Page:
The following are the six (6) factors that affect the performance of the layer chickens in poultry production:
Hens need a moderate temperature for optimal performance. The Thermo neutral zones of the adult fowl within which performance is not adversely affected by temperature are from 12.8oC to 26.0oC. This temperature range supports the highest egg qualities.
When temperatures fall below the thermo-neutral zone, feed consumption increases while egg production drops and shell thickness is reduced. Temperatures higher than 26.0oC as in the tropics depress egg yield and egg quality.
2. Relative Humidity
High relative humidity (RH) impedes evaporative cooling and therefore makes panting virtually ineffective. This aggravates thermal stress. High RH may increase the risk of wet and mouldy litter. The recommended RH is 50-80% for layers.
The fowl is a small animal with a rapid metabolism hence its air requirements per unit of the body are high compared with that of other animals. The requirement can be met by straight-through passive ventilation in the hen houses.
Good ventilation is also needed to purify the air of carbon dioxide, ammonia, and noxious gases. The fowl can withstand a high rate of air movement, especially when the temperature is high because of its cooling effect.
Light has been shown to stimulate egg production in all birds and chicken is no exception. This is achieved by stimulating the pituitary gland which releases certain hormones necessary for ovulation.
The process requires a couple of hours for completion of the job up to egg laying. Increasing daylight advances sexual maturity and vice versa. Precocious maturity tends to result in a depressed rate of lay, and reduced egg size because of low POL body weight, light requirement considered enough for production is about 10 lux (one-foot candle).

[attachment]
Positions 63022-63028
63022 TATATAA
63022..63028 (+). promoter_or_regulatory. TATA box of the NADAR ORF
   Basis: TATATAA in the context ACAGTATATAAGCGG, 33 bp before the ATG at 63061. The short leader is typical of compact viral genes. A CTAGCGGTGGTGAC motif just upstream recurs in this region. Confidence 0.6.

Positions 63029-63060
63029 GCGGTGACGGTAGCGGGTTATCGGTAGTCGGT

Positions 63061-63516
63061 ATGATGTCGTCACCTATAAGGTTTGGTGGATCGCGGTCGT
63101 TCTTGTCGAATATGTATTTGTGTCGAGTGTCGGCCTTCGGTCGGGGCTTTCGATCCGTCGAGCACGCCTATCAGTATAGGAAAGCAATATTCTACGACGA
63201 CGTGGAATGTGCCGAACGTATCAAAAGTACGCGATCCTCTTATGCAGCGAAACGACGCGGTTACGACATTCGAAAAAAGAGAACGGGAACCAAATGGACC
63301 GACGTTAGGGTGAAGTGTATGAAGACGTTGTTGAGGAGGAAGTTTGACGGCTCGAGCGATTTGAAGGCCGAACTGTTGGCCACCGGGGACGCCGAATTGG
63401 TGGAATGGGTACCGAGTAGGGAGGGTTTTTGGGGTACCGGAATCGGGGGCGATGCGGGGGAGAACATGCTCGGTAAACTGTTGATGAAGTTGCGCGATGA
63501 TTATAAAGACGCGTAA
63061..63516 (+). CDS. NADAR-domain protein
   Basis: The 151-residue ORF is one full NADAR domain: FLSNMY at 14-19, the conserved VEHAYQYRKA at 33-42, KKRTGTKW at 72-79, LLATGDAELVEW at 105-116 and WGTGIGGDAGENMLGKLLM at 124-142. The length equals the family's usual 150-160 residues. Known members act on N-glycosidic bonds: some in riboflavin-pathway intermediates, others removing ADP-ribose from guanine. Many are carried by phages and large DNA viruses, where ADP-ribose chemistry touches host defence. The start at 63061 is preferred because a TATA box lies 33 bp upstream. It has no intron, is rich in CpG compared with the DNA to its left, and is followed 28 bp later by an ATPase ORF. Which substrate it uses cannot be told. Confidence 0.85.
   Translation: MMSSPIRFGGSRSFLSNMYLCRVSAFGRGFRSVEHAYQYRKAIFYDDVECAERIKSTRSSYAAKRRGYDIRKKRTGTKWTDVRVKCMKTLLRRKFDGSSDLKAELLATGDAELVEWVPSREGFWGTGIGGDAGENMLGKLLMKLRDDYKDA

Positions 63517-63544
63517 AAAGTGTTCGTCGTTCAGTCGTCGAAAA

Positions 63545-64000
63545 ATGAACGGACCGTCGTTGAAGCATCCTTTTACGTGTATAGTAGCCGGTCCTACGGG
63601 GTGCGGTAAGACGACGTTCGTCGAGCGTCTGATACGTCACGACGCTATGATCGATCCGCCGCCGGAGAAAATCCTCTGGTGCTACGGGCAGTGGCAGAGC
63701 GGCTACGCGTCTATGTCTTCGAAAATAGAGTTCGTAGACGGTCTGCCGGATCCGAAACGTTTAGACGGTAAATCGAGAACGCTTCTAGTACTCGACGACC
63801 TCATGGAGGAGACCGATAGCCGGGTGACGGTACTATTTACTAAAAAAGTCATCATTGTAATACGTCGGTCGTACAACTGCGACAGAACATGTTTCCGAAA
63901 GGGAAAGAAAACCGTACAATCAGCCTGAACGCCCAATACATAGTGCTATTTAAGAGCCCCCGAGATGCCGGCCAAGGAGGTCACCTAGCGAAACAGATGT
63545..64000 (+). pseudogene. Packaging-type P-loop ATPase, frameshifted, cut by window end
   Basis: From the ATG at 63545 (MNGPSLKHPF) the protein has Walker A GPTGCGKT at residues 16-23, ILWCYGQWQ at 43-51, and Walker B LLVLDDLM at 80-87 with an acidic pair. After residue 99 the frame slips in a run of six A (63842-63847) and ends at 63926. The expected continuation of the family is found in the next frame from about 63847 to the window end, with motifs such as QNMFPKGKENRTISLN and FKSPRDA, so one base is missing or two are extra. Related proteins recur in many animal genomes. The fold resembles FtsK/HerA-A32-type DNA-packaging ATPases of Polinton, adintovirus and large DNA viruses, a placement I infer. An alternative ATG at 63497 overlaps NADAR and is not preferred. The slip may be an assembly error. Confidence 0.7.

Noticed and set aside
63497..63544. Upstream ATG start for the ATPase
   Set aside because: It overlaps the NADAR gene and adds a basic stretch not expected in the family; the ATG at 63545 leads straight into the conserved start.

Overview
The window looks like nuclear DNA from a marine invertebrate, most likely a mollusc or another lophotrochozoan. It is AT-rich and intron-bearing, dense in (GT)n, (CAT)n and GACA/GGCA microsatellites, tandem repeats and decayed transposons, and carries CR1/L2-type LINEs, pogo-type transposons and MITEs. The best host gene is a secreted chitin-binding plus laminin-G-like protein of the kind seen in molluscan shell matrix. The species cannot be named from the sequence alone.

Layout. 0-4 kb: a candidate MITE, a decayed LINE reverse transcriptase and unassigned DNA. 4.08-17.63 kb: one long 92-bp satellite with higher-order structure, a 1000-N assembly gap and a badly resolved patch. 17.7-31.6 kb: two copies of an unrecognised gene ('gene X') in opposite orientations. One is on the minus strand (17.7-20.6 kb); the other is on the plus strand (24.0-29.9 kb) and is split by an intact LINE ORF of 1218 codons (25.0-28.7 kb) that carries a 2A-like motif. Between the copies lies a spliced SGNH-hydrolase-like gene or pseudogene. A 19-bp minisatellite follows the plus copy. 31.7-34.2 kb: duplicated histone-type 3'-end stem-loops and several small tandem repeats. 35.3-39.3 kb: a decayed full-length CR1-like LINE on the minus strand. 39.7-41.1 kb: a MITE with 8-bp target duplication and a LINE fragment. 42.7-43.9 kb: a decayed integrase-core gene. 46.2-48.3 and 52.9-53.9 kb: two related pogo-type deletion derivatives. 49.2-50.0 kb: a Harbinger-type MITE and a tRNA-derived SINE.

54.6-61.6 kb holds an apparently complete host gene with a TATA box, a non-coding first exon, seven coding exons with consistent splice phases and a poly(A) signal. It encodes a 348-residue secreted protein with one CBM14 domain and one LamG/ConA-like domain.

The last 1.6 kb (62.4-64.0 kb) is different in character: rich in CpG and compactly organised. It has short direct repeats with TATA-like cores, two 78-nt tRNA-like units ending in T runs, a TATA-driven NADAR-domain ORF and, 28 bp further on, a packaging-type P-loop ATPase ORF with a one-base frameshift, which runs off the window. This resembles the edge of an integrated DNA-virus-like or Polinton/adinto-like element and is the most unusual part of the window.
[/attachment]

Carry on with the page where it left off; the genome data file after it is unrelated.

The use of artificial light to give 14 to 16 hours light period helps to overcome the problem with natural day length which varies with seasons. The standard practice is to place one ceiling outlet for each 18.6m2 of floor and artificial lights should first be used on pullets after 5 months of age by giving 1 hour of additional light to the daylight.
5. Noise: Intermittent noise impacts negatively on egg production. A continuous noise, however, neutralizes the shock effect of sudden noises.
6. Floor, Feeding, and Drinking Space: These factors interact with temperature, ventilation, and RH to affect the performance of the fowl. It is therefore important to adhere to the established floor, feeding ad drinking space requirements per bird.
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